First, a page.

Noradrenaline compared with terlipressin

Because terlipressin is a costly drug and is unavailable in many countries, noradrenaline has been studied for the treatment of HRS. Noradrenaline is a catecholamine with predominantly α-adrenergic activity, which has a well-documented vasoconstrictor activity with limited effects on the myocardium. It is thought that noradrenaline can correct the low systemic vascular resistance that is typical of HRS. In the first study to evaluate noradrenaline for the treatment of HRS, it was used in addition to albumin and furosemide, and HRS was reversed in 10 of 12 treated patients.58 The recommended treatment dose of noradrenaline is 0.5-3.0 mg/h combined with albumin.19

The efficacies of terlipressin and noradrenaline for the treatment of HRS have been compared in four randomized controlled trials.59-62 The first evaluated 22 cirrhotic patients with type 1 or 2 HRS. HRS reversal occurred in 10 of 12 patients treated with terlipressin and in seven of 10 patients treated with noradrenaline, and these rates did not differ significantly. The study reported one death in the terlipressin group and two in the noradrenaline group during a follow-up of 1 month, which also was not significantly different.59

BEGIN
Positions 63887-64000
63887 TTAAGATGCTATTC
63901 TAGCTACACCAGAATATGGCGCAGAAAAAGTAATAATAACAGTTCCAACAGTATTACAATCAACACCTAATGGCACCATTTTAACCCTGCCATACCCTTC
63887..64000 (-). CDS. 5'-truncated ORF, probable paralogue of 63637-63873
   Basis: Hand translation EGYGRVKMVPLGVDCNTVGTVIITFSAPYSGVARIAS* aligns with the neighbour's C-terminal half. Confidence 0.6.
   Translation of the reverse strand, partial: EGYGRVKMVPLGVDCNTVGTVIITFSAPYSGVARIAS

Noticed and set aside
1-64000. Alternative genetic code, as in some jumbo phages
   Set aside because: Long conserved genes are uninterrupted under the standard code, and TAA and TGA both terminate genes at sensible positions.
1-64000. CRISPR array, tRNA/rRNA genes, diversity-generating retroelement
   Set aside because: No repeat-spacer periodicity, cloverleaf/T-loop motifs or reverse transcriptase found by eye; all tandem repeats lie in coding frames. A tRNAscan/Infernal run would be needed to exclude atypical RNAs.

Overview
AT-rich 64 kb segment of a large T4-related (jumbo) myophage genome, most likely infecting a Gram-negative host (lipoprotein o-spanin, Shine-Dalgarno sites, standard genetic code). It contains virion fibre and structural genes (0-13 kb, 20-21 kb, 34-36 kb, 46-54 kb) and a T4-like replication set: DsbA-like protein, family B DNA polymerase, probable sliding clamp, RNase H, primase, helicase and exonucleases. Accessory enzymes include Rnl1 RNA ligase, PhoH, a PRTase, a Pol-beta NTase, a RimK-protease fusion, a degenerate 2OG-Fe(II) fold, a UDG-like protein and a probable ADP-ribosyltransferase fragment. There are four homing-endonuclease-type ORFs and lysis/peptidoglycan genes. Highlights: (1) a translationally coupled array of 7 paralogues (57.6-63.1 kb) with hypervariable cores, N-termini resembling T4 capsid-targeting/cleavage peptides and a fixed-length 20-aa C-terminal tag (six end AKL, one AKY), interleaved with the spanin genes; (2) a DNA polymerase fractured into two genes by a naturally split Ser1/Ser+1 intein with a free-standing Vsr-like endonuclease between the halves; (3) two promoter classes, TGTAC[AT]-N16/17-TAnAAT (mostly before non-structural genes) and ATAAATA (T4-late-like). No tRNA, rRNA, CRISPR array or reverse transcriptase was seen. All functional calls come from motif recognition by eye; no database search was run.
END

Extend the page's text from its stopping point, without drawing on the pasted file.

Two other trials evaluated patients with type 1 HRS.61,62 One evaluated 20 patients in each treatment arm and found no significant differences in the rates of HRS reversal between terlipressin and noradrenaline (10 patients in each group) or 1-month survival (11 patients in each group).62 The other study evaluated 23 patients in each treatment group and found no significant differences between drugs for HRS reversal (nine patients in the terlipressin group and 10 in the noradrenaline group) or survival (nine patients using terlipressin and 11 using noradrenaline were alive after 15 days, and seven and eight, respectively, after 30 days).61 The fourth trial investigated only patients with type 2 HRS. Of 23 patients receiving terlipressin, 17 achieved HRS reversal, 19 were alive at 15 days, and 17 were alive at 30 days. Of 23 using noradrenaline, 17 achieved HRS reversal, 18 were alive at 15 days, and 17 were alive at 30 days. There were no significant differences between treatment arms.60

There is concern about the benefits of treating type 2 HRS patients with vasoconstrictors and albumin before liver transplantation. A recent study evaluated 56 patients listed for transplantation who did or did not receive terlipressin for type 2 HRS. There were no significant differences in mortality on the waiting list between treatment groups or in post-transplant renal function and survival between patients with normal or abnormal kidney function before transplantation.63 This was a small retrospective study and probably should have evaluated post-transplant renal function and survival according to whether the patients were or were not treated for HRS instead of according to kidney function at the time of transplantation. We believe that this matter should be evaluated further and that patients with type 2 HRS should still be considered for clinical treatment.